- Latrell Mitchell takes on national anthem furor
- Says song needs to be changed to include indigenous people
- Shared post saying ‘It’s hard to sing without a voice’
Rabbitohs star Latrell Mitchell has defended players not singing the national anthem after several football stars remained silent ahead of Australia’s match on Saturday against Samoa.
Payne Haas, Kotoni Stagg, Hamiso Tabuai-Fidow and Selwyn Cobbo were not seen singing the national anthem ahead of the Pacific Championship Test in Townsville.
Footage of the quartet not singing angered former ARL chairman Ken Arthurson, who said players should show more “respect”, while media figure Peter Peters said: “I’m tired of seeing players shut their mouths during the national anthem.
Rugby league legend Max Krilich has called for players to be banned from the Kangaroos if they do not wish to sing Advance Australia Fair before matches.
“It bothers me when they stand there staring like stunned mules during the national anthem.
Latrell Mitchell defended players not singing the national anthem, arguing they needed to create a song that ‘includes indigenous people’
Several players were criticized for remaining silent during the national anthem on Saturday.
“It’s about showing respect for our country’s national anthem. It’s an all-in-one, so if you don’t want to sing the song, you’re out.
On Tuesday, Mitchell took to social media to criticize Krilich’s assessment of the situation.
“One in all,” he said? Mitchell wrote on his Instagram story.
“Well, make a song that includes indigenous people.
“Maybe change the date (of Australia Day)? Or, I don’t even know a voice to hear?
Mitchell also shared an article from The Tribal Tribune titled “It’s Hard to Sing Without a Voice.” The post showed an image of Indigenous football star Selwyn Cobbo standing silently during the national anthem.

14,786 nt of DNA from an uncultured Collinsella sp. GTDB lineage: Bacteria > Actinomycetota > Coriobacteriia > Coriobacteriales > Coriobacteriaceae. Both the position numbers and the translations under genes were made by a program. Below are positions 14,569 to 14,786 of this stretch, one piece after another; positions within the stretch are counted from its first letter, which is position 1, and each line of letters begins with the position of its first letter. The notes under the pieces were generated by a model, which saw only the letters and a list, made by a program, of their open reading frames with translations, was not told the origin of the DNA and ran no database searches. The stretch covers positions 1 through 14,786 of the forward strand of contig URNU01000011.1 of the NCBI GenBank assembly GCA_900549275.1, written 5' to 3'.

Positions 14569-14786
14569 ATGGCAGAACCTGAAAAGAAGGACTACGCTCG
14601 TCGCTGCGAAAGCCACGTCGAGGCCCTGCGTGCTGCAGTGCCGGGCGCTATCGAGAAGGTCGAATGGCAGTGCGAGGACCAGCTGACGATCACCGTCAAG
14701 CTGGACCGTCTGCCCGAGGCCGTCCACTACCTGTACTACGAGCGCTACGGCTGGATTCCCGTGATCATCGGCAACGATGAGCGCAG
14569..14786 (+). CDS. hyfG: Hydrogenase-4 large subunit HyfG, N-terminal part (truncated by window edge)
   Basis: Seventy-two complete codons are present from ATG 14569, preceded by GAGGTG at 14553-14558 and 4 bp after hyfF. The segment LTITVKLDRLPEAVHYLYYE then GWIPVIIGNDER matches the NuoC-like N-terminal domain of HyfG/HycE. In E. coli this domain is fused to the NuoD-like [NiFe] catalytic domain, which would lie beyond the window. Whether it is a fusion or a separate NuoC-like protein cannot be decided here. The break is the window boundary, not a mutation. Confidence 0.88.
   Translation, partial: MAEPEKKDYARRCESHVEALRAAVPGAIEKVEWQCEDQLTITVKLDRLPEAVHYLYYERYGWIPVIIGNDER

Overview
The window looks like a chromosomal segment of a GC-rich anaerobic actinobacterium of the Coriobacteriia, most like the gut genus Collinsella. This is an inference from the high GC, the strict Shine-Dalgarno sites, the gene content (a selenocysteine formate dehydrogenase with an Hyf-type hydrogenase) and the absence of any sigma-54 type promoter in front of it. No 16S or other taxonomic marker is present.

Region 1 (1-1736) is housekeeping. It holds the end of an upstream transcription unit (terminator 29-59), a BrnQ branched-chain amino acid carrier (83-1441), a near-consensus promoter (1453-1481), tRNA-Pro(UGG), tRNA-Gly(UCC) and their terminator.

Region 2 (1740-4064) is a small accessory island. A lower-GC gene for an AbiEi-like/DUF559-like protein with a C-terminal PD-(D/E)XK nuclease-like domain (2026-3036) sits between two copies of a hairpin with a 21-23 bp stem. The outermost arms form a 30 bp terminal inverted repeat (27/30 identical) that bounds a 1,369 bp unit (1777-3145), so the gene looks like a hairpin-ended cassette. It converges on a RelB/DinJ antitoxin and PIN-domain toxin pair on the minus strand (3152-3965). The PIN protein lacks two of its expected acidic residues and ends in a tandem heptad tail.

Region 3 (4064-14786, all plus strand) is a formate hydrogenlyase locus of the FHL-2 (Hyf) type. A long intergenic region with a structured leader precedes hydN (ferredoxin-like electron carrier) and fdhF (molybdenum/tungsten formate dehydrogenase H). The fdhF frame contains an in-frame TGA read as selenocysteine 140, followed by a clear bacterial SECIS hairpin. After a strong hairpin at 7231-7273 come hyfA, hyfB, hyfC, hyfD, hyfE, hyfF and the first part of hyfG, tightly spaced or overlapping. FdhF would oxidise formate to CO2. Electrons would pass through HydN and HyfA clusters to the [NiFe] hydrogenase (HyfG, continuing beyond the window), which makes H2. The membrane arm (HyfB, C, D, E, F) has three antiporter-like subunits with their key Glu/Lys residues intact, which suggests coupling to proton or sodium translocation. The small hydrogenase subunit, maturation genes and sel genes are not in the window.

Mitchell is not the only reigning player to have chosen not to sing the anthem, with rugby league legend Jonathan Thurston and Kangaroos coach Mal Meninga hitting back at criticism the players received.
“I know the Indigenous All Stars did not sing the anthem and did not want the anthem played at those matches earlier in the year, and that was a decision they made as as a collective group,” Thurston said.
Mitchell challenged Max Krilich’s view that players weren’t singing Advance Australia Fair
Mitchell shared an article from The Tribal Tribune titled “Hard to sing without a voice” showing an image of Indigenous football star Selwyn Cobbo
Indigenous football greats Mal Meninga and Jonathan Thurston have also supported players who choose not to sing the anthem before a match.
“I don’t know exactly which players didn’t sing the anthem this time, but it’s their belief and their personal decision.
“Just as the nation voted in the referendum, they are also allowed to do whatever they want. Even though you might not like it, it’s their decision.
Meninga also supported his players, saying they should have the freedom to sing or not.
“I don’t say anything (to the players), I think it’s a personal preference,” Meninga told Triple M.
“They grew up with certain values, certainly with their families and those values must be respected.
“I think it depends on each individual. Personally, I sing the national anthem because I am a proud Australian.